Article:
Since I was in and out of the doctors offices and the ER all last week and the fact that I can’t pull up my own panties, our home has gone to hell. We have dog hair tumbleweeds lining our hallways and by the looks of our desecrated thunder bucket in the bathroom, I am beginning to wonder if both my kid and husband needs glasses to perfect their peeing aim.
There is hockey and baseball equipment scattered all over and every time I open my fridge I’m punched with an ungodly smell. I almost picture myself as Sigourney Weaver in Ghostbuster’s and I fear that one time I’ll open it and the ghoul Zule will pop out.
I couldn’t take it anymore.
So I decided to start where I left off.
The laundry – the very thing that almost killed me.
I sorted them and all I needed was some muscle power to pick up the clothes and move them. Chunky put the first load in the washer for me and then I asked Shawn to move the wet clothes into the dryer. That’s all I wanted Shawn to do. His only job. Take the wet clothes from the washer and put them in the dryer.
Take the wet clothes and put them in the dryer Shawn.
The wet clothes go in the dryer.
Open the lid of the washing machine and take the wet clothes out and then put them in the dryer.
Washer to dryer.
What the f*ck happened Shawn?
I love how he just stuffed the screwdrivers in there.
Like here, fix yourself dryer.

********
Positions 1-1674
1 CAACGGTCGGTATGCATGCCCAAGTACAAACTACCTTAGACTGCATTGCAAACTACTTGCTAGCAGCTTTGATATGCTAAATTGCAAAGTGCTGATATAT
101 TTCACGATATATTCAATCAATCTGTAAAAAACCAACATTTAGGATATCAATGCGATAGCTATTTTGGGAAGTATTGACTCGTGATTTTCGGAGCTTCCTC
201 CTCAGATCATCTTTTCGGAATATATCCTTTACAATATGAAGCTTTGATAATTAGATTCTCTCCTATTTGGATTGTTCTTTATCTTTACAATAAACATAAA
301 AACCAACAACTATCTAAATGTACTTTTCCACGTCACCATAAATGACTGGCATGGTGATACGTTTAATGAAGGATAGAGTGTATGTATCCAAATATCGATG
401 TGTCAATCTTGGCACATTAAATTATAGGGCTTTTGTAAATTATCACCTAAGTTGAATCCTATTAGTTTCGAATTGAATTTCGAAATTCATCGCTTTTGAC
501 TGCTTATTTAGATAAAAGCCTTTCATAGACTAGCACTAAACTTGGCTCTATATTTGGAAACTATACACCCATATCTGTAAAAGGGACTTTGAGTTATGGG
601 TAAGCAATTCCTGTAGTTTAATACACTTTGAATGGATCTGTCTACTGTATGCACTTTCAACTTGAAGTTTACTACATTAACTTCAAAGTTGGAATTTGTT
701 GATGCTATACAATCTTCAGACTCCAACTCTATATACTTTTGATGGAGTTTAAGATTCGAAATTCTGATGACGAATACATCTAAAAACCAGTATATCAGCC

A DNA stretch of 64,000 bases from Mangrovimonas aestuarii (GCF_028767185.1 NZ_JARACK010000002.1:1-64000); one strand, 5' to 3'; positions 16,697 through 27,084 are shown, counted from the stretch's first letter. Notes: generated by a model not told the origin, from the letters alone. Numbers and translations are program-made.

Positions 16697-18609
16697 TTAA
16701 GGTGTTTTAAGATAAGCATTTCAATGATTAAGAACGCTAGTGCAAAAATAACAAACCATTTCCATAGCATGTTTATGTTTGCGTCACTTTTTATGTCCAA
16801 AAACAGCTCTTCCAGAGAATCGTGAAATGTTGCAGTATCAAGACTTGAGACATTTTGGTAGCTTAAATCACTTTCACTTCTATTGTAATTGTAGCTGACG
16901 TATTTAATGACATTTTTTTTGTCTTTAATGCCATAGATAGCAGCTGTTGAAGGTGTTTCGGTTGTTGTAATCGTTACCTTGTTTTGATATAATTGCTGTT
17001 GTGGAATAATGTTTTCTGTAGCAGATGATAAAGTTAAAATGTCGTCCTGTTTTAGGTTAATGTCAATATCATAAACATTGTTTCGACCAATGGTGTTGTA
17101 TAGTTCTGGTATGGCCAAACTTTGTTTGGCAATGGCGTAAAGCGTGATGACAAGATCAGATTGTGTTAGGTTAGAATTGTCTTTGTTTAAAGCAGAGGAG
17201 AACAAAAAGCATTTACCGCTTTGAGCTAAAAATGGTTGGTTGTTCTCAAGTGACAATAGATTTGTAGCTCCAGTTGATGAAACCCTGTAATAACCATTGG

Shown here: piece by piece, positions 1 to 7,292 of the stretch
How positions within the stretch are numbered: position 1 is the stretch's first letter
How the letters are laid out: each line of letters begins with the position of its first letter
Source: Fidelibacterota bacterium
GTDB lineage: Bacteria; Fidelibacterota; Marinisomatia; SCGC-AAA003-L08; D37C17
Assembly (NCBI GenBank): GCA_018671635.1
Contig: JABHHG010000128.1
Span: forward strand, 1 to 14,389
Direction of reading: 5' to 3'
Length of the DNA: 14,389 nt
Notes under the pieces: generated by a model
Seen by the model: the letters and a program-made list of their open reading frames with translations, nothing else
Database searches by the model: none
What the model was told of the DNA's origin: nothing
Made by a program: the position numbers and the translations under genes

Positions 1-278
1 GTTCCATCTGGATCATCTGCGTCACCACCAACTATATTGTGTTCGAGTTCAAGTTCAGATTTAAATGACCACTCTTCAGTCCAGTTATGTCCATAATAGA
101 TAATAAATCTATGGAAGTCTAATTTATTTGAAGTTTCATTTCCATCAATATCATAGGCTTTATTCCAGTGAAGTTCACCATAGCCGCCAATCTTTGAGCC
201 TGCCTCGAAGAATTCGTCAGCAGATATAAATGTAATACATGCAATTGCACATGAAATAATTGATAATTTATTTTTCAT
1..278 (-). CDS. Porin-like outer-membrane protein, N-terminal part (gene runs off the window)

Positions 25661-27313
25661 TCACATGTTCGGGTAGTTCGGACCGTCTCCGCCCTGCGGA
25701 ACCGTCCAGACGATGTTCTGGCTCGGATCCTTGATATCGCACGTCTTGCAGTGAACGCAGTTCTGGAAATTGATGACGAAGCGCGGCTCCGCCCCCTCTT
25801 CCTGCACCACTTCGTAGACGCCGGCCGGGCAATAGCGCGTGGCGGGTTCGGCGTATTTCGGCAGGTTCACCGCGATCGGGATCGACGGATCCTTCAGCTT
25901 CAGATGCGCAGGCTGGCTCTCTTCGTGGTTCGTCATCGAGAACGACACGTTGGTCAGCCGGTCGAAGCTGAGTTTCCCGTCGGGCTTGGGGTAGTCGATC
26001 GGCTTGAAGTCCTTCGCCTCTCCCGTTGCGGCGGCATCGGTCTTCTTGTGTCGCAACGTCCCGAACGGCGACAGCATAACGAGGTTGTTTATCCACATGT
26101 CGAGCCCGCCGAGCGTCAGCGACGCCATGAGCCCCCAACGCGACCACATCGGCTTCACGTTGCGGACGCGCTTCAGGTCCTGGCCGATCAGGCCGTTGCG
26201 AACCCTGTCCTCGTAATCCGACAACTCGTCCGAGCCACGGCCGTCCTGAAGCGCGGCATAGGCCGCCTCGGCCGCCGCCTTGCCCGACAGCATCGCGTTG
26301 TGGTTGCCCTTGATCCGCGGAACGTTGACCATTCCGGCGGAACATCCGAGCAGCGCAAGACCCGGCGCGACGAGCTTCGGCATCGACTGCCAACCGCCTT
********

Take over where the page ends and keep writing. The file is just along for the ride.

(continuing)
When he asked me where we kept the superglue, I could almost smell the bad idea and bad ideas smell a lot like burning superglue in a dryer.
He’s a man who sees something broken and needs to fix it. He will try to MacGyver just about anything back to life. You should see our lawn mower that’s held together by duct tape, my son’s mini-hockey sticks that have snapped in 7 different places, and I don’t even want to know how he got my car to stop leaking but he’s always successful at fixing things.
And then there is me – seemingly fractured physically, mentally, and emotionally.
He knows that what causes me to stand in front of my kitchen cupboard panicking for over 3o minutes as I pull the contents out and rearrange them over and over because my antipsychotic pill boxes (ironically) won’t stack up neatly isn’t because of me – it’s because of an invisible illness.
He knows that what causes me to retreat to bed early to lay on an ice pack and what causes me to cry because he has to put on my underwear isn’t because of me – it’s because of an invisible illness.
Just like the flu, he can’t fix bipolar disorder and he can’t fix chronic pain but he tries so incredibly hard to do what he can.
It’s wearing him out and I can tell.
I can see it in his eyes, the way he carries his shoulders, how his feet hit the floor.
I can feel it in hurried kisses and embraces that once confidently answered my question “Is everything going to be ok?” They almost feel like they’re unsure now.
I can hear it during those sleepless nights – his light breath, wrestling with the pillows, peeking at the clock.
He feels helpless and frustrated and stressed. I know he does.
I just wished that he knew that he really only has one job and he’s doing it right.
Loving me unconditionally.
I hate what my illnesses are doing to him.
To all of us.